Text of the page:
The Federal Reserve appeared poised a few weeks ago to start pulling back on its unprecedented support for the economy, but surprisingly stopped short out of fear the recovery still was too fragile.
That was before the budget stalemate boiled over in Washington.
Now, with the federal government partially shut down and a looming debt-limit deadline threatening financial market chaos, analysts said it’s highly unlikely that Fed policymakers will reduce their stimulus efforts when they meet at the end of this month.
Some economists don’t even think the Fed will start tapering its $85 billion in monthly bond purchases until 2014, when Janet Yellen will probably take over as its chairwoman. Economists say the shutdown is squelching important federal economic reports, resulting in central bank policymakers flying somewhat blind about the true state of the recovery.
Maintaining the pace of bond purchases would keep mortgage and other long-term interest rates low in hopes of boosting spending and helping the economy deal with the hit from the shutdown and a potential government default.
“It almost certainly means the Fed won’t be tapering this year,” said Mark Zandi, chief economist at Moody’s Analytics. “The uncertainty will freeze them.”
Instead of considering doing less to stimulate the economy, some analysts said Fed officials might need to start doing more.
If the debt limit isn’t raised soon, the government would face a default that would dry up credit markets. That could spur the Fed to take steps to increase liquidity similar to those used during the 2008 financial crisis.
“If there’s an outright default, even if there’s a technical one, there is talk in some circles of the Fed coming in with new liquidity facilities like in 2008-2009,” said Gary Schlossberg, senior economist at Wells Capital Management.
Fed chairman Ben S. Bernanke said last month that concerns about the economic effect of the shutdown and problems raising the debt limit were a factor in the decision not to start tapering in September.
And he said Fed policymakers were prepared to respond if the stalemate turned into a crisis, although he warned that the central bank’s arsenal was “very limited” after more than five years of aggressive action.
“It is the case, I think, that a government shutdown – and perhaps, even more so, a failure to raise the debt limit – could have very serious consequences for the financial markets and for the economy, and the Federal Reserve’s policy is to do whatever we can to keep the economy on course,” Bernanke told reporters.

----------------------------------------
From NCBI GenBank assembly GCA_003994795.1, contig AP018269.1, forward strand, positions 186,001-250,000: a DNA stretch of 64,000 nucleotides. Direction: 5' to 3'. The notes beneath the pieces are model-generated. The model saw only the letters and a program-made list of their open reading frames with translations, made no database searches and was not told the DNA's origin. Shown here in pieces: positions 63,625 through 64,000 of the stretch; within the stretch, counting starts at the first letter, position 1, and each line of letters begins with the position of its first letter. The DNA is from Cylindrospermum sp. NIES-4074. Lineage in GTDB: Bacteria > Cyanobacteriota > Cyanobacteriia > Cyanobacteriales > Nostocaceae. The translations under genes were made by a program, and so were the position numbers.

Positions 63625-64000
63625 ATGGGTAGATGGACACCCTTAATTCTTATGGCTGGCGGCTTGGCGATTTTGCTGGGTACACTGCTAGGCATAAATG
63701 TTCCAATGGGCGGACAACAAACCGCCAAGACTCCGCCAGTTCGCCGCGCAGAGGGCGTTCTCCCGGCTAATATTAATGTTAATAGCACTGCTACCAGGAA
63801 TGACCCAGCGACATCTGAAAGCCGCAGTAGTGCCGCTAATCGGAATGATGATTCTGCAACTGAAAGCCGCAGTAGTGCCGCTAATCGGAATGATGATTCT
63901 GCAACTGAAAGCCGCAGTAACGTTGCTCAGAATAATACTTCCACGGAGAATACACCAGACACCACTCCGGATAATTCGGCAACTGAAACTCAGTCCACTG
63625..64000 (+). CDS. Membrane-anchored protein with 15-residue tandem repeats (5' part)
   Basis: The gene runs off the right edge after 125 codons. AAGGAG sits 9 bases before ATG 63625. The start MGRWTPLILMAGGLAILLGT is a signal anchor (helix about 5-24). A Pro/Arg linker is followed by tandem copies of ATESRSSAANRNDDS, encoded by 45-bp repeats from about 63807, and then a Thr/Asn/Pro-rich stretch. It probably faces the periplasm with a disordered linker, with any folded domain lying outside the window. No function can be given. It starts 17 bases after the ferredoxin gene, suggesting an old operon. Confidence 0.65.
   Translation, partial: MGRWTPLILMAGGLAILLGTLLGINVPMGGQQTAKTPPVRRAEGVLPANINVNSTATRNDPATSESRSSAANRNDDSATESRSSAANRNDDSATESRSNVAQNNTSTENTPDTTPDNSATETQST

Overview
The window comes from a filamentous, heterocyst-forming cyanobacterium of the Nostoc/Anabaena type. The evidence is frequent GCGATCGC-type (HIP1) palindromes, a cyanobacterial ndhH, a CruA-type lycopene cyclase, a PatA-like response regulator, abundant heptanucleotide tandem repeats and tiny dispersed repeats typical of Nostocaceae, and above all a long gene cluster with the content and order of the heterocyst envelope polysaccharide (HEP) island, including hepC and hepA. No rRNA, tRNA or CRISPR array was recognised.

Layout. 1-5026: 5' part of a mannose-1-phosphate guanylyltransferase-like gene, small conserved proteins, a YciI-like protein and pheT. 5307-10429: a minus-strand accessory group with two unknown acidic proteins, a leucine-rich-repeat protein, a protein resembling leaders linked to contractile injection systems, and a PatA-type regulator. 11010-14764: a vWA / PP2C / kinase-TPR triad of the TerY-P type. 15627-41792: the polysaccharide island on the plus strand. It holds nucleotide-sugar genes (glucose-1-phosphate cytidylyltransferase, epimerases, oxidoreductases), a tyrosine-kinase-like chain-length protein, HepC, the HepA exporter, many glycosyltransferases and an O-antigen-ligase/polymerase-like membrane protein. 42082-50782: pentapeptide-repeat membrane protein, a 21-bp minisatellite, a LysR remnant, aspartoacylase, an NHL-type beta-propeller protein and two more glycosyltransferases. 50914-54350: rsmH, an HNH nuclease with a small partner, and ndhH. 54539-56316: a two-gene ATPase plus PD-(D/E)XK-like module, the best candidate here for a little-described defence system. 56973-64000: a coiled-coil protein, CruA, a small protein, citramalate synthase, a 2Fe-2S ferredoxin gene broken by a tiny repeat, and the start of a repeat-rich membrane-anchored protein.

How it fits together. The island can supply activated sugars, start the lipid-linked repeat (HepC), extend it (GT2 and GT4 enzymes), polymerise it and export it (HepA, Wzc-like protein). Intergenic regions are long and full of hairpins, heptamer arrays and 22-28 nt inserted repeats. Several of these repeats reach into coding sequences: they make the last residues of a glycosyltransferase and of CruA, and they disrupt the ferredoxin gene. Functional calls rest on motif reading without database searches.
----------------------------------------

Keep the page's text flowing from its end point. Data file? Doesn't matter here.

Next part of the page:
President Barack Obama’s announcement Wednesday that he was nominating Yellen, the current Fed vice chair, to replace Bernanke when his term ends in January, doesn’t change how the Fed is likely to respond to the shutdown and its effect, said Greg McBride, senior financial analyst at Bankrate Inc.
“She’s been the co-pilot to Bernanke throughout this program of ultra-stimulus, and it just makes it that much easier for her to slide over into the big chair as the Fed has to transition from stimulus to eventually tapering,” he said of the nomination.
Minutes of the Fed’s September meeting, released Wednesday, showed that for several policymakers, the decision not to reduce the stimulus was “a relatively close call.”
At the time, most Fed officials still expected the central bank to start dialing back its $85-billion-a-month bond purchases by year’s end, with the program shutting down in mid-2014 as previously forecast.
But that was before the shutdown.
McBride said the Fed still could taper this year if the shutdown and debt-limit issues are resolved quickly. If not, it might be a while before the Fed pulls back.
“Worst-case scenario, if we have a debt default … and things go haywire, we won’t hear the word ‘taper’ for a very long time,” McBride said. “The Fed will be in a position where they’ll be doing the exact opposite of tapering.”
Barry P. Bosworth, a senior fellow at the Brookings Institution, doesn’t believe there is anything the Fed could do to blunt the effects of a government default.
Even Fed officials have questioned whether their large-scale bond-buying, known as quantitative easing, or QE, is still doing a lot of good, given the risks of pouring massive amounts of money into the financial system, which could lead to higher inflation.
“They already have a large QE program, and its effects are marginal compared to a potential debt default,” said Bosworth, who directed President Jimmy Carter’s Council on Wage and Price Stability during a period of soaring inflation in the late 1970s. “They have exhausted their policy measures in the current effort to sustain a modest recovery.”